One of my favourite places in our experiment of life has always been black women hair salons. For many a black woman, the journey with her hair is as interesting a story as her journey to get over that bad ex with the smoothest voice and twinkling smile. So, in 2015, after India Arie freed us all with her ‘I am not my hair’ and Chris Rock gave us the movie ‘Good Hair’, is there still anything more to be said? Unfortunately, the answer is still a resounding “Yes”. Yes because we are still making most of our hair decisions on “What will people think of me?” as opposed to, “What does my hair need?”
The other day, I went in for my regular wash, dry and loc and whilst waiting, started up a conversation with a lady who didn’t have any dreadlocks. I eagerly asked her “So you’re here to start-up your dreads?” to which she responded with, “Something like that.” She was there to ‘implant’ dreadlocks. For those who may not be familiar with this, this is when you buy someone else’s grown dreadlocks, these are connected to your own hair and Voila, you have a full head of thick, long dreadlocks. I too have my own thoughts and possibly reservations to this but that would have to be another article all together.
As we were chatting, she then brought up that she had relaxed her hair, done braids and weaves many times but for the first time, was actually quite anxious about Monday morning with her new hairstyle. She was also presenting at a conference coming up the following weekend with many colleagues who have known her for years and admitted that she was concerned about what the impact of ‘this hair’ would be. ‘This hair’ not being a bright pink weave with yellow highlights and green dots. No, ‘this hair’ is simply a head of dreadlocks.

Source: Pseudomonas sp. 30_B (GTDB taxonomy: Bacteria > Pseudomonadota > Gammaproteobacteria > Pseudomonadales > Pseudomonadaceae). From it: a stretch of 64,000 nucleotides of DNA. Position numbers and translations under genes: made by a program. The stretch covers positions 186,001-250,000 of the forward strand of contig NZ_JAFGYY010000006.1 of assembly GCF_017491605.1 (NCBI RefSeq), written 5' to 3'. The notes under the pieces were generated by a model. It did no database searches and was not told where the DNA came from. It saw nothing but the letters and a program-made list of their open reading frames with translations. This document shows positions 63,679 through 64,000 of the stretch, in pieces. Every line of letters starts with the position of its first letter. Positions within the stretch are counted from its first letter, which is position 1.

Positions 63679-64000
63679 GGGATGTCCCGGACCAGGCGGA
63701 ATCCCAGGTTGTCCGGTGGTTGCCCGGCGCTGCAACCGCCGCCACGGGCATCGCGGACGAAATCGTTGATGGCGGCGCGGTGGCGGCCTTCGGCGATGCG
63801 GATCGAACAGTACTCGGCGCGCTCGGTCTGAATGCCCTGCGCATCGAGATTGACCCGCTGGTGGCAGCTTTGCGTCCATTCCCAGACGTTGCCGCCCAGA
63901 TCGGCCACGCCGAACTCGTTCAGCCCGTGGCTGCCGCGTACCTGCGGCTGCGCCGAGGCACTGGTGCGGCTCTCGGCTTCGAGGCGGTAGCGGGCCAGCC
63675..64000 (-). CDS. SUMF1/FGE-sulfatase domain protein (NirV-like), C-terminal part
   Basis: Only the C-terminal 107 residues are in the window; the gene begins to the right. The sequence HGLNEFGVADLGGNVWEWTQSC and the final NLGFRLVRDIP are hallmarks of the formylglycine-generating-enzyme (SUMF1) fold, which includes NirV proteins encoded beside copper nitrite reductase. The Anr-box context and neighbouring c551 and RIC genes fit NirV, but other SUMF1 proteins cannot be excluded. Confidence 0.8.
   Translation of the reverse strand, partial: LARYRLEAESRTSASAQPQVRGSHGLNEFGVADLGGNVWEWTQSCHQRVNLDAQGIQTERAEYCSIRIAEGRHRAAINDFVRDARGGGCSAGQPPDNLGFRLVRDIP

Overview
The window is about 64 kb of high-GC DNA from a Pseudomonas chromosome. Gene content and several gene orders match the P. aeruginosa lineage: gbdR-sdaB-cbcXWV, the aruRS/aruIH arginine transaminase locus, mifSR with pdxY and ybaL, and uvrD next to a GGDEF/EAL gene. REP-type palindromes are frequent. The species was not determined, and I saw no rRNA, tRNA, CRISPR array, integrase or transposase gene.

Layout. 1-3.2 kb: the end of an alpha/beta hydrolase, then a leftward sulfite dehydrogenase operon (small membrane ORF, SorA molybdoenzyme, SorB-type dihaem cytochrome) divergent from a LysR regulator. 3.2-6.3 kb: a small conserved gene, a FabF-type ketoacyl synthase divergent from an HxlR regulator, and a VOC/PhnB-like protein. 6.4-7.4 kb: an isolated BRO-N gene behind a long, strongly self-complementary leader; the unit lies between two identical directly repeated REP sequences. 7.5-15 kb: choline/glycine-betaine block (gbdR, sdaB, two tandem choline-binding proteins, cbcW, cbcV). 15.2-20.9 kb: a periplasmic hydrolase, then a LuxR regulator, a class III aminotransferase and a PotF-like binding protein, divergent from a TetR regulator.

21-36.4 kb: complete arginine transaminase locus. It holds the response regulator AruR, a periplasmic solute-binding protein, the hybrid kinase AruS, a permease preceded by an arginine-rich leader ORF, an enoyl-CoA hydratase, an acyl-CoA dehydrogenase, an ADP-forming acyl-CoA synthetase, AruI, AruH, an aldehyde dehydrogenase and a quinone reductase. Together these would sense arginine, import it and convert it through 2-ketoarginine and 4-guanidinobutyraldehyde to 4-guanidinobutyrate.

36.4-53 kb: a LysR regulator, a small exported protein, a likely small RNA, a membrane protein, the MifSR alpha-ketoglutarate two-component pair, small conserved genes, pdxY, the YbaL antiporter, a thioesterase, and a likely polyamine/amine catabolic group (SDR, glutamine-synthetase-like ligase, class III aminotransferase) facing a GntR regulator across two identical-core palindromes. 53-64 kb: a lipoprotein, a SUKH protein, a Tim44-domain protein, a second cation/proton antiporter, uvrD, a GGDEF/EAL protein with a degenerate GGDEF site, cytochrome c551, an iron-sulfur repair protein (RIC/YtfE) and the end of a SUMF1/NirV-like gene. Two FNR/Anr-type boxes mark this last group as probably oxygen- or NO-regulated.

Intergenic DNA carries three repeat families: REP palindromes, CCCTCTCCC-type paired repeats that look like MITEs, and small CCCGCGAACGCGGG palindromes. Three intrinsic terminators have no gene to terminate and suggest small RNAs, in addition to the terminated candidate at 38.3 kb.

I have always been astounded at how we take compliments about our weaves, braids or relaxed hair with a smile but one about our afro or dreadlocks with a cringe followed by a justification of why our hair is in the condition it is in today. As long as we, black women, are not comfortable with the different texture, shape and size our hair takes on, the world will never feel the need to respect the space we take up.
I remember when I was much younger and wanted to have dreadlocks, my father would not have it. No child of his would be set up to fail in this life on his watch. With dreadlocks, you would never get a good job or be taken seriously. In my true rebellious self, in varsity, after a bad experience with braids, I took the little money I had and started my first twist. Although my father and I have never discussed my hair, he saw it, closed his eyes and made space for it in the definition of his daughter. Five years later, as a young black woman driving her career in a corporate environment, I have seen many more people expand their definitions of success to include a black woman, with dreadlocks.
In a world where woman’s hair is being regulated and disciplined in many institutions, it is important that we take up the space we are in the fullness of who we are. For me, a glorious day would be a day where the question that matters is “What does my hair need?” Does it need a break for the hairline and roots to regrow (an afro) or a protective style to let it be untouched underneath for a while (cornrows) or maybe you want it to grow long and allow it to curl how it wants (dreadlocks). Whether you’re team natural or team not so natural, it is up to us to take up the space we need in the world. We too are here to stay.
Article by: Ntyatyambo Ntloko | Mbewu Movement co-founding Member.
Ntyatyambo holds her Honours in a Bachelor of Business Science, majoring in Economics (University of Cape Town). She is currently in the FMCG industry in Brand Building.